The physiological stimuli of changing pressure and flow promote compensatory hypertrophy in several organ systems in humans and animals. Renal glomeruli in diabetes and left ventricular myocytes in hypertension display such post-mitotic tissue growth. While these result in initial adaptive benefits to the organism, fibrosis and loss of function of the organ eventually ensue, thereby leading directly to morbidity and mortality from these disease processes. Insulin-like growth factor I (IGF-I) is a peptide structurally and functionally very similar to insulin. IGF-I is less potent than insulin as a metabolic hormone but much more potent than insulin as a mitogenic agent. Unlike insulin, however, IGF-I protein is made in almost all organs, raising the possibility that it might function locally to control tissue growth. Our laboratory identified tissue-specific enhancement of IGF-I gene expression early in both these models of adaptive growth, suggesting that it participates in initiating the hypertrophic response in tissues no longer capable of cell division. We also identified differential regulation of a tissue-specific panel of IGF-binding proteins capable of restricting or promoting access of IGF-I to its receptor.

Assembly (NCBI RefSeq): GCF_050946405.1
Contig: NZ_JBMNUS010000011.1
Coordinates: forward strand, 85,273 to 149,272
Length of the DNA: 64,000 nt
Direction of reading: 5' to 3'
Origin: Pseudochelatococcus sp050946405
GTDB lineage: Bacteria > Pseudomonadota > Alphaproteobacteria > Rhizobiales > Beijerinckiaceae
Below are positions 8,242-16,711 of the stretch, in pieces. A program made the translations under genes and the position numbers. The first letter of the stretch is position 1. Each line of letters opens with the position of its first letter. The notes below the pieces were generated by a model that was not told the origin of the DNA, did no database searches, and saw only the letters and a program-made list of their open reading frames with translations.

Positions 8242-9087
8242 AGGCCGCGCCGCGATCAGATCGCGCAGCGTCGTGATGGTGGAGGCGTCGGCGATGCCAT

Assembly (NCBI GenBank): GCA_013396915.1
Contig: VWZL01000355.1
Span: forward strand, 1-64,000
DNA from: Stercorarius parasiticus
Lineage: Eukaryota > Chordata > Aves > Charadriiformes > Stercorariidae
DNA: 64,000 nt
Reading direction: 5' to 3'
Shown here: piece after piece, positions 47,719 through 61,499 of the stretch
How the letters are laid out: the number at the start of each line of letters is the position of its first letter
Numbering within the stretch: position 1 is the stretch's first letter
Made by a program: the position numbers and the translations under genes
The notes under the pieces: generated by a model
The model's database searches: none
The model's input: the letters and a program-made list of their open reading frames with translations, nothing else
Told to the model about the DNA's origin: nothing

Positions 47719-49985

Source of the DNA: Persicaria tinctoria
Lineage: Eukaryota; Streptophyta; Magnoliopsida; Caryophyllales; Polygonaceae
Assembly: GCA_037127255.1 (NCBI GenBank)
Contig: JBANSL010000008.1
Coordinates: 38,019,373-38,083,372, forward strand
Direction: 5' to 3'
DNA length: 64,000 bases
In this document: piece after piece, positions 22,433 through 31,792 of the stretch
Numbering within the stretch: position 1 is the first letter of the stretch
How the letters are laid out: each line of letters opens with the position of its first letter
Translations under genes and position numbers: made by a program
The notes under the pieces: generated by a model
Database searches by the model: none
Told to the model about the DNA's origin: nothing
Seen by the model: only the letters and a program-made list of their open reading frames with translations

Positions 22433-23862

Current objectives are to: 1) identify the hormonal and physiological stimuli responsible for induction of the IGF-I growth factor axis in vivo and in vitro; 2) elucidate the mechanisms by which these factors regulate expression of the IGF-I and IGF binding protein genes; 3) define the structural and functional consequences of IGF-I overexpression in vivo and in vitro; and 4) determine if tissue-specific expression of IGF-I is necessary and/or sufficient to initiate hypertrophy. To achieve these aims, we combine physiological, molecular, and cell biological techniques and use both intact animal adenoviral expression systems and targeted cell culture for molecular analysis.
Adjunct Associate Professor, Department of Medicine
MD from New York University
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